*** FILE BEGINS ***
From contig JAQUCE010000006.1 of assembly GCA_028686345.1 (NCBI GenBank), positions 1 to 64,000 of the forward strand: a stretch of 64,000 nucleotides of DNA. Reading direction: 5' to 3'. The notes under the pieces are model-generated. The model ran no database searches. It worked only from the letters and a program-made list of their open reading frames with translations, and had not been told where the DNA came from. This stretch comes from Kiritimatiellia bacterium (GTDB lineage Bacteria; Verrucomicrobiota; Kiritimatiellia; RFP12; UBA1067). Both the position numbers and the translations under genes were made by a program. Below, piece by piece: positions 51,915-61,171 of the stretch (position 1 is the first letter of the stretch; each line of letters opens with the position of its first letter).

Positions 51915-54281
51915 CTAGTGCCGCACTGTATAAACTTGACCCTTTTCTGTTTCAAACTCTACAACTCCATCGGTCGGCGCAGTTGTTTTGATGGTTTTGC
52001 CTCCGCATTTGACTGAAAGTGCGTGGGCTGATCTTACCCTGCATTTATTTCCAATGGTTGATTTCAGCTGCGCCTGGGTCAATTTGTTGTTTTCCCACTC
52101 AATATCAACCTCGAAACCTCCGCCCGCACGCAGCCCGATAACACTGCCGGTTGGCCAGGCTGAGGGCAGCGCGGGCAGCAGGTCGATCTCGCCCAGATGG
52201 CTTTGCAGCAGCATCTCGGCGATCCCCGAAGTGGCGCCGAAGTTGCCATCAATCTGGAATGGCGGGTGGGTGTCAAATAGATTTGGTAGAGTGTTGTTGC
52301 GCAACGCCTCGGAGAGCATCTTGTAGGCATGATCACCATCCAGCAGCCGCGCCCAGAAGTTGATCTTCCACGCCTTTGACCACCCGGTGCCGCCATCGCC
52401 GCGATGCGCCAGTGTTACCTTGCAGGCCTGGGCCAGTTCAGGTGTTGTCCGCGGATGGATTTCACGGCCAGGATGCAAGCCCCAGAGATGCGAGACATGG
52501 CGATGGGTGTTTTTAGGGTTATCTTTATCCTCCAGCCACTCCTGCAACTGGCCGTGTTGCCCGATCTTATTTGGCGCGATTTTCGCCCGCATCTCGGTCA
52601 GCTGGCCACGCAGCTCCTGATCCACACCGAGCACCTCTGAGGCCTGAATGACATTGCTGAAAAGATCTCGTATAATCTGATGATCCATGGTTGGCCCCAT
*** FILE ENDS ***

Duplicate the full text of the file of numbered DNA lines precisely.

From contig JAQUCE010000006.1 of assembly GCA_028686345.1 (NCBI GenBank), positions 1 to 64,000 of the forward strand: a stretch of 64,000 nucleotides of DNA. Reading direction: 5' to 3'. The notes under the pieces are model-generated. The model ran no database searches. It worked only from the letters and a program-made list of their open reading frames with translations, and had not been told where the DNA came from. This stretch comes from Kiritimatiellia bacterium (GTDB lineage Bacteria; Verrucomicrobiota; Kiritimatiellia; RFP12; UBA1067). Both the position numbers and the translations under genes were made by a program. Below, piece by piece: positions 51,915-61,171 of the stretch (position 1 is the first letter of the stretch; each line of letters opens with the position of its first letter).

Positions 51915-54281
51915 CTAGTGCCGCACTGTATAAACTTGACCCTTTTCTGTTTCAAACTCTACAACTCCATCGGTCGGCGCAGTTGTTTTGATGGTTTTGC
52001 CTCCGCATTTGACTGAAAGTGCGTGGGCTGATCTTACCCTGCATTTATTTCCAATGGTTGATTTCAGCTGCGCCTGGGTCAATTTGTTGTTTTCCCACTC
52101 AATATCAACCTCGAAACCTCCGCCCGCACGCAGCCCGATAACACTGCCGGTTGGCCAGGCTGAGGGCAGCGCGGGCAGCAGGTCGATCTCGCCCAGATGG
52201 CTTTGCAGCAGCATCTCGGCGATCCCCGAAGTGGCGCCGAAGTTGCCATCAATCTGGAATGGCGGGTGGGTGTCAAATAGATTTGGTAGAGTGTTGTTGC
52301 GCAACGCCTCGGAGAGCATCTTGTAGGCATGATCACCATCCAGCAGCCGCGCCCAGAAGTTGATCTTCCACGCCTTTGACCACCCGGTGCCGCCATCGCC
52401 GCGATGCGCCAGTGTTACCTTGCAGGCCTGGGCCAGTTCAGGTGTTGTCCGCGGATGGATTTCACGGCCAGGATGCAAGCCCCAGAGATGCGAGACATGG
52501 CGATGGGTGTTTTTAGGGTTATCTTTATCCTCCAGCCACTCCTGCAACTGGCCGTGTTGCCCGATCTTATTTGGCGCGATTTTCGCCCGCATCTCGGTCA
52601 GCTGGCCACGCAGCTCCTGATCCACACCGAGCACCTCTGAGGCCTGAATGACATTGCTGAAAAGATCTCGTATAATCTGATGATCCATGGTTGGCCCCAT